Manuscript on paper, entitled on upper wrapper “Gozofu betsu narabini kyudan chiho” [“The Five Organs Carefully Examined, Also Acupuncture Treatment”]. OTSUBO SCHOOL OF MILITARY EQUITATION.
Manuscript on paper, entitled on upper wrapper “Gozofu betsu narabini kyudan chiho” [“The Five Organs Carefully Examined, Also Acupuncture Treatment”].
Manuscript on paper, entitled on upper wrapper “Gozofu betsu narabini kyudan chiho” [“The Five Organs Carefully Examined, Also Acupuncture Treatment”].
Manuscript on paper, entitled on upper wrapper “Gozofu betsu narabini kyudan chiho” [“The Five Organs Carefully Examined, Also Acupuncture Treatment”].

Military Equitation

Manuscript on paper, entitled on upper wrapper “Gozofu betsu narabini kyudan chiho” [“The Five Organs Carefully Examined, Also Acupuncture Treatment”].

22 brush-and-ink color paintings & diagrams of which seven are double-page. 25 leaves (five pages are blank). 8vo (249 x 184 mm.), orig. self-wrappers, new stitching. [Japan]: at end “1607” (but this is surely a later copy of the 1607 manuscript).

Bajutsu, the Japanese form of military equestrianism, had several traditional schools, the most important of which are the Otsubo, Ogasawara, and Hachijo Schools. The art of military equestrianism required skill in riding and mounted sword-fighting and also included teachings on the care and upkeep of horses. These schools were founded around the 14th century but have their roots in the transfer of knowledge from China in the 7th century. Because of the numerous wars in pre-Edo Japan, there was a comparative scarcity of horses. Therefore, there was a great need for well-trained and healthy horses to be made available to the samurai soldiers.

The founder of the Otsubo School of military equitation was Yoshihide Otsubo (1324-1407). He was appointed head of court ceremonies in Kyoto and governed a large part of the city. An accomplished horseman, he also made saddles and stirrups. Otsubo was succeeded by Nagayuki Murakami Kaga Nokami, and by 1477 the school was well established. It was the leading school for a considerable period specializing in the art of riding in combat, using a bow, sword, spear, and gloves. The Otsubo bow was very large and the sword was long and bent. In training, the Otsubo School believed in the liberal use of the whip and ropes to encourage the horse’s correct behavior and posture.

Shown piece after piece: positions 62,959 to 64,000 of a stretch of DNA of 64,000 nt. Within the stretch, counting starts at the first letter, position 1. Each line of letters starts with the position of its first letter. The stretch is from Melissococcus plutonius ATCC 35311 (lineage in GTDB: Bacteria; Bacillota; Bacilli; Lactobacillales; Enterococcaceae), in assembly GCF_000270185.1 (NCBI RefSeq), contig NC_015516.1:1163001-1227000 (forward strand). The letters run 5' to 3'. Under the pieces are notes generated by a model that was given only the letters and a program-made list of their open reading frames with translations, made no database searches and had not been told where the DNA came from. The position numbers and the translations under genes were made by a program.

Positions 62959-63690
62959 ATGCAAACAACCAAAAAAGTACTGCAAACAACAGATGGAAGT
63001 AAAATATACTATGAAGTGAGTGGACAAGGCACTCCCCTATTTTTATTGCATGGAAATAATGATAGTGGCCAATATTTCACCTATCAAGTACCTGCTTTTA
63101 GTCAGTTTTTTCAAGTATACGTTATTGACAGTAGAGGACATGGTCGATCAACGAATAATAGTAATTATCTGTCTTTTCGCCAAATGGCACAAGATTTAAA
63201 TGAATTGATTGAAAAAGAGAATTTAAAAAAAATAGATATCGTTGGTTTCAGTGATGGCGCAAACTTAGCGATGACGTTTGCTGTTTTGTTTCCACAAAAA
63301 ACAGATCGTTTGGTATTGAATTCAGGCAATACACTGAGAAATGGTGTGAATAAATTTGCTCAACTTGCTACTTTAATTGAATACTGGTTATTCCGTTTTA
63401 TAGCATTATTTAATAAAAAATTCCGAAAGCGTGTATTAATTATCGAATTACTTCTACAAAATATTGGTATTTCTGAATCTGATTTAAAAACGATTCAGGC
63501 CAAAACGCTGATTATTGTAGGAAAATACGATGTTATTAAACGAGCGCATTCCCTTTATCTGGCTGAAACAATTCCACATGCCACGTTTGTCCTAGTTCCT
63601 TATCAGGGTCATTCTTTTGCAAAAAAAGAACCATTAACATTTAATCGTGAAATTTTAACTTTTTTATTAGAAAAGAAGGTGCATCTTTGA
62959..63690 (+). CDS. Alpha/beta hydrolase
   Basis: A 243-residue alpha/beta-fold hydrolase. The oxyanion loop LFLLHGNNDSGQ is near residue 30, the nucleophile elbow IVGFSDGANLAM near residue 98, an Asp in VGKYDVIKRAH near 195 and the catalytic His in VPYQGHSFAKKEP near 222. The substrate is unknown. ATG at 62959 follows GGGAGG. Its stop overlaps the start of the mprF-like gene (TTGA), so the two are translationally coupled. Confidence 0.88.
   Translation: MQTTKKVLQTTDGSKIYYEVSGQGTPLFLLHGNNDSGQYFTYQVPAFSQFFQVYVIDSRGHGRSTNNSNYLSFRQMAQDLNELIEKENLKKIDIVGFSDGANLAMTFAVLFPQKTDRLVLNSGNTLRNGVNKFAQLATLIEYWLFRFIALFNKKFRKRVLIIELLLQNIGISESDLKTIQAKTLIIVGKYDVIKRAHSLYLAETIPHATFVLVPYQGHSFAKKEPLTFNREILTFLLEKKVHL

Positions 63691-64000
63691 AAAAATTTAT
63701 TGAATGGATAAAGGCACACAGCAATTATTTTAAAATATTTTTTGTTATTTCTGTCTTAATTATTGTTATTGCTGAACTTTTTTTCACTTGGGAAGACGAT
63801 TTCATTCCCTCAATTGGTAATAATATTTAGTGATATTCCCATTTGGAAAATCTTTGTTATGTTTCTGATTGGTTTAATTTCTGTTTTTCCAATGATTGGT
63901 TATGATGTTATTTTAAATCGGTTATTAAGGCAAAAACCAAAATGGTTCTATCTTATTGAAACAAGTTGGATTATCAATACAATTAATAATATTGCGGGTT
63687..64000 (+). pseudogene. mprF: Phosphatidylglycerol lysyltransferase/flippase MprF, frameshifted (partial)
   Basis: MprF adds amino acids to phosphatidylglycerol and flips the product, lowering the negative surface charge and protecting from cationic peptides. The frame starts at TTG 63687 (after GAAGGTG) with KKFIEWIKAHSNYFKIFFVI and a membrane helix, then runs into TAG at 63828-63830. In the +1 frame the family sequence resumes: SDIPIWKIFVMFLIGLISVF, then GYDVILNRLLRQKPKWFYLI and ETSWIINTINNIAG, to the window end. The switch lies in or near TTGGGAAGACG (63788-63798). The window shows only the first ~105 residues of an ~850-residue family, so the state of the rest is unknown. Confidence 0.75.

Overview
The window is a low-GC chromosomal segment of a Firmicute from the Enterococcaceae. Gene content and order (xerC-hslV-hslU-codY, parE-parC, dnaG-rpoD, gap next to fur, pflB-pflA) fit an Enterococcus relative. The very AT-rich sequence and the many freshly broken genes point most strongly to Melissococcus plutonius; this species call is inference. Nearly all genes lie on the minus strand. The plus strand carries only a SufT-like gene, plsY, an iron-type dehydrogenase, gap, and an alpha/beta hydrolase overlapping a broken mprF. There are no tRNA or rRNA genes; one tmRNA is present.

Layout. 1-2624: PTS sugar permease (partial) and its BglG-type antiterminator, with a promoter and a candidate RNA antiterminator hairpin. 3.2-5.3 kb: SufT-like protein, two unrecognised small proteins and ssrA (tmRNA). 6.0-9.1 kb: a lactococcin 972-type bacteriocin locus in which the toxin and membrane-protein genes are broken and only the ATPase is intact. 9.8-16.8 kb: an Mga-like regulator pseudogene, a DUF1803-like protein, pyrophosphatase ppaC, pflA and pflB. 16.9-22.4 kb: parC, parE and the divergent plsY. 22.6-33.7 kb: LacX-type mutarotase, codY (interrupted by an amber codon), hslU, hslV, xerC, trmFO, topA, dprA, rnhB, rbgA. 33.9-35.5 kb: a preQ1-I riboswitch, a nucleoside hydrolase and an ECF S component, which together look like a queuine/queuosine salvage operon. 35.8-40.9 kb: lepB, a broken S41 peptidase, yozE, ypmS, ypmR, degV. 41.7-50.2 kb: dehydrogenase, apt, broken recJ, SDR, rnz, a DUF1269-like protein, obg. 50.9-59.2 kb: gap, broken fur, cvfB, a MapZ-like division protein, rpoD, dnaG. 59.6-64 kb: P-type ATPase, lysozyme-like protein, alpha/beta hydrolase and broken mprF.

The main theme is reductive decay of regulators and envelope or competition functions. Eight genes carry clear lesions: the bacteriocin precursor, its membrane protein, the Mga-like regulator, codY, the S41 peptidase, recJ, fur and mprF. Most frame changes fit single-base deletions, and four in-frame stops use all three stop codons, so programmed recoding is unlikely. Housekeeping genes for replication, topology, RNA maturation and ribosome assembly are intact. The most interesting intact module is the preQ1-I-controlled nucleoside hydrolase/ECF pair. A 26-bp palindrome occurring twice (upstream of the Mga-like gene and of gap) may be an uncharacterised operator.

At the end of our manuscript, we learn that “Shigehide Ueda” received the original manuscript in 1607. This Ueda was probably a member of the Ueda School of equestrianism, an offshoot of the Otsubo School. We are also given the name of Ueda’s teachers, his older brother, Saito Aki no kami, and “Hosokawa.”

Our manuscript begins with an explanation of 17 different whips and ropes, each of which is suited for a certain kind of horse or training goal. There are instructions on how to apply the lashes of each whip to the horse’s body. This is followed by a fine illustration of a horse and the nine sections to which whips could be applied (top of head, mouth, neck, thigh, etc.).

Now we have two illustrations of horses tied with red ropes in specific ways to vertical and horizontal posts. Clearly, there was a great emphasis on obedience and improving the posture of the horse. Next are two fine double-page illustrations of horses and their trainers, who have tied one hind leg of the horses. The horses are wearing ornate tack, including an elaborate bit, a decorative saddle and stirrups, etc. The trainers are standing behind the horses, clearly forcing the horses to take measured steps.

The next image is that of a horse tied with red ropes in an elaborate fashion, making it impossible for the horse to walk.

There is a full-page illustration of the horse’s blood circulation from the heart to the rest of the chest, along with pressure points. Facing this is an illustration of a horse whose head is being restrained to improve its posture. The next two illustrations are double-page depictions of a horse tied to two upright posts, being restrained by its trainer.

Then we have a series of illustrations of horses tied by red ropes to restrict movement. There is a most interesting image of a horse judged to be “second-rate.” One of the double-page images shows a man using a lit torch under the horse’s hindquarters.

At the end, we learn that this is an accurate copy of the earlier manuscript, with “not one word missing or added.” The source manuscript was owned by the Hosokawa family.

The final section provides a list of the heads of the Otsubo School, starting with the founder Yoshihide Otsubo, and those who were trained in the school’s secrets. These men became highly respected master trainers, stable masters, farriers, and veterinarians in service to the samurai, fiefdom lords, and shogun.

In fine condition, preserved in a chitsu.

Price: $3,500.00

Item ID: 6677